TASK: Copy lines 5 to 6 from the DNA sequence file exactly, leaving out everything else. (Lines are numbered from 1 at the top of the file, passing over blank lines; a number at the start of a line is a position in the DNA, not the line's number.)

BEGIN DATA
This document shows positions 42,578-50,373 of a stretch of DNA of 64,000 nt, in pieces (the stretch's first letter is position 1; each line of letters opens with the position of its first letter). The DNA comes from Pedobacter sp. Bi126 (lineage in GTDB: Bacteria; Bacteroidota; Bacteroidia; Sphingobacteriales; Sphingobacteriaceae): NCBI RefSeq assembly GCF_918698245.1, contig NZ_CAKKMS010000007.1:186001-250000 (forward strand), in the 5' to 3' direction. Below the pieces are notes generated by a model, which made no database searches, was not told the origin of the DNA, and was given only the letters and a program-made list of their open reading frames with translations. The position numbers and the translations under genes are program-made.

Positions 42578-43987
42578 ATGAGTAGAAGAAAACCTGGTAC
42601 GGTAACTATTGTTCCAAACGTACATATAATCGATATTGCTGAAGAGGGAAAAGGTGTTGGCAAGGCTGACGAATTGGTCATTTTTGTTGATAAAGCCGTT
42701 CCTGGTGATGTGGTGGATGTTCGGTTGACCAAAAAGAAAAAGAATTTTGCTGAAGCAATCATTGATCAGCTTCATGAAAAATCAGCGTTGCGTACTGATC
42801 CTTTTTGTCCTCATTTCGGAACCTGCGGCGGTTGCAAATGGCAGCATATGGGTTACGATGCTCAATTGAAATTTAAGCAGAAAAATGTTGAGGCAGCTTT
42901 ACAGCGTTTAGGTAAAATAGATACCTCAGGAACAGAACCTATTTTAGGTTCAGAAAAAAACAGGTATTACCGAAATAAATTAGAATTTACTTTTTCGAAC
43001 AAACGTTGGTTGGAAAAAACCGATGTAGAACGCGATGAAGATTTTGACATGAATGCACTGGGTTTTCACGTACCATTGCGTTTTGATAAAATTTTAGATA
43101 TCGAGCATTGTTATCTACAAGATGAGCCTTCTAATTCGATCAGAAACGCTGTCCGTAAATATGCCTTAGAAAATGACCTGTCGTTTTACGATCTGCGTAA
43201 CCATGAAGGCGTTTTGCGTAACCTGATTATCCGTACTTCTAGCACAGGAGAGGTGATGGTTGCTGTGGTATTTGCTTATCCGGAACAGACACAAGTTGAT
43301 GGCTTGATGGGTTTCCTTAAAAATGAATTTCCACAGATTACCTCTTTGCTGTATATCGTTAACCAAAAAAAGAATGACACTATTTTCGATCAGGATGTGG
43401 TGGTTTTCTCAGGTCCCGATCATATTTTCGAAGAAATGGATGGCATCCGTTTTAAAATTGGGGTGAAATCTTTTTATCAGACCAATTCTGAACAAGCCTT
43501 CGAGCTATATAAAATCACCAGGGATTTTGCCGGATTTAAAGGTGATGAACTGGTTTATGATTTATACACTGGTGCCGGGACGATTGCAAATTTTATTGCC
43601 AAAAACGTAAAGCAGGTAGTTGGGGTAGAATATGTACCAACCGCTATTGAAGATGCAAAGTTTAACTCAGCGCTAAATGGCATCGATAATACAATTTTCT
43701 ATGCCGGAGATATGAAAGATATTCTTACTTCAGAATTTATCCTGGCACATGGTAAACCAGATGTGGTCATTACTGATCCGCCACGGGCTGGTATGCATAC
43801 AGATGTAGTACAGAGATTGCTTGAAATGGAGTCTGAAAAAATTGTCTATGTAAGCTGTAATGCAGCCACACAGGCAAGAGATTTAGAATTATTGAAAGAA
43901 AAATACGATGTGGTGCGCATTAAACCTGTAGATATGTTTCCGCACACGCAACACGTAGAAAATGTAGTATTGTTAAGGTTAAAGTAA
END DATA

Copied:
42701 CCTGGTGATGTGGTGGATGTTCGGTTGACCAAAAAGAAAAAGAATTTTGCTGAAGCAATCATTGATCAGCTTCATGAAAAATCAGCGTTGCGTACTGATC
42801 CTTTTTGTCCTCATTTCGGAACCTGCGGCGGTTGCAAATGGCAGCATATGGGTTACGATGCTCAATTGAAATTTAAGCAGAAAAATGTTGAGGCAGCTTT